Williams and the analysis of depression

Updated: 2014-08-16 09:38

By Patrick Mattimore(China Daily)

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In 1983, when I graduated from the University of California law school in San Francisco in the United States, our commencement speaker was Robin Williams. He had been chosen by the students to deliver the speech.

His speech that day was brilliant. He was irreverent and respectful, as well as funny and serious. When I went to get my diploma, I ignored protocol and walked over to shake Williams' hand. Subsequently, other students did the same thing, and I don't know why - whether it was that break with tradition or Williams' words - but that was the last time the law school allowed students to pick their own speaker.

Too bad. Williams was the consummate pro. He had spent two days on our downtown campus walking around with students, attending classes and had done the necessary research not only into law but our faculty as well. He knew his stuff.

The first e-mail I got about Williams' apparent suicide came from a friend who was charged with recording Williams' speech that day more than 30 years ago. The two of us have listened to the recording of Williams' speech many times over, celebrating his words.

After I learned about Williams' death, I spent Tuesday searching online for his comic routines and found myself once again laughing hysterically for hours while sitting in a Ho Chi Minh City hotel room.

Quite simply, along with Eddie Murphy, Williams was the funniest man I ever heard. He epitomized for me, and many of my contemporaries, the absolute zenith of humor. And this is what makes it so hard to understand his suicide. Here was a man who brought absolute pleasure to millions of people, a man who could send people into paroxysms of pure joy but apparently could not outrun his own demons.

Ironically, my article on suicide was published in China Daily the day Williams' death was made public. And although I've written on suicide for China Daily before, I don't claim to fully understand the phenomenon.

Given the widespread reports about celebrities suffering from depression, people may tend to believe they are more likely to get depressed and even commit suicide. But as frequently happens when one examines evidence scientifically, it's not really clear whether celebrities are at greater risk of going into depression and committing suicide than ordinary people.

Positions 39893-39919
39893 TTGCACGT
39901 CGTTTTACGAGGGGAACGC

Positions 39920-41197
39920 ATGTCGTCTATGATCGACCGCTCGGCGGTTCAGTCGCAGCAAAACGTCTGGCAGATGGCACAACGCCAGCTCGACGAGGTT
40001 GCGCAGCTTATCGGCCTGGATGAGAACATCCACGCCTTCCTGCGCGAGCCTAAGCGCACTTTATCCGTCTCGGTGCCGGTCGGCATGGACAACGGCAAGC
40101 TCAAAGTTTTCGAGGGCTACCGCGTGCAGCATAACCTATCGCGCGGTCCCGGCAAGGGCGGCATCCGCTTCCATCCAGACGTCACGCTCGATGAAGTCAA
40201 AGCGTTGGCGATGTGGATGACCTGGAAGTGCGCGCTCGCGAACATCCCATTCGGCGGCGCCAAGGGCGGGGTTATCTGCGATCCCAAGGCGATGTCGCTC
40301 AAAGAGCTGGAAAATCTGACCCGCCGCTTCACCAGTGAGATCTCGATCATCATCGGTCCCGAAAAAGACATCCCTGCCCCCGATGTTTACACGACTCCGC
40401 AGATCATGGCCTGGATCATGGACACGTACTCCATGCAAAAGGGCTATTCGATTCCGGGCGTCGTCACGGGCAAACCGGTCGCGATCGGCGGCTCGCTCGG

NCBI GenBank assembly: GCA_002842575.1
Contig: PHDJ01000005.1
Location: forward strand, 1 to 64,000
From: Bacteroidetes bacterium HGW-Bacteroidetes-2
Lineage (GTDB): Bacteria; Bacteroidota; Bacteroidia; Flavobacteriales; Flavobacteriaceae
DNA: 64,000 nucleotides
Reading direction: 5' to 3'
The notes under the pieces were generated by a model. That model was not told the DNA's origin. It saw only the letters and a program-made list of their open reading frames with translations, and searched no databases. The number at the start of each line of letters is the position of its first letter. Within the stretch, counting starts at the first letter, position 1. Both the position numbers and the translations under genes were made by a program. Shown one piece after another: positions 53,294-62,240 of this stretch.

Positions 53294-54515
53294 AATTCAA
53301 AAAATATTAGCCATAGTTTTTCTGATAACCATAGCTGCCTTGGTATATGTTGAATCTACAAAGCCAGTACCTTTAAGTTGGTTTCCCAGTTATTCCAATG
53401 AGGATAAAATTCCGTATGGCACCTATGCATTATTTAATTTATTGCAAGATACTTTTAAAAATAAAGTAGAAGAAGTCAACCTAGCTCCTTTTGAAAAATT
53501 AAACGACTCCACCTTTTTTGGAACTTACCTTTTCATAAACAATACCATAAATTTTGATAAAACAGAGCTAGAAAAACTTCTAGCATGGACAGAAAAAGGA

The reason why it seems celebrities are more vulnerable to depression is a phenomenon called the availability heuristic. It means that we use mental shortcuts to assess the frequency of events by how readily we can recall them, how easily available the information is to our memory. Because we are constantly bombarded with celebrity news, including the stints they spend in rehab centers, we assume that more celebrities suffer from depression and commit or attempt suicide than the rest of us.

What we can conclude from Williams' suicide is that a sharp increase in suicide rates, often in connection with severe depression, is part of a trend among Americans of his generation. According to a 2013 report by the Centers for Disease Control and Prevention, there has been a substantial increase in the suicide rate among middle-aged adults in the US.

The 63-year-old Williams fits into a troublesome suicide demographic. The age-adjusted suicide rate among adults between 35 and 64 years in the US increased from 1999 to 2010 significantly in terms of statistics, according to the CDC.

A study published in the September 2014 issue of Social Science and Medicine found a strong positive correlation between unemployment rates and total suicide rates over time in US states. Other studies show that some of the buffers which may have mitigated suicide among Williams' baby-boom generation - religious affiliations and close family ties - have broken down, thereby contributing to the increase in the suicide rate.

However, we should reject simplistic explanations about celebrity depression and suicide. There is no larger message to be gleaned from Williams' death than that he was a troubled man who nevertheless contributed a great deal to many lives.

The author is a psychology columnist.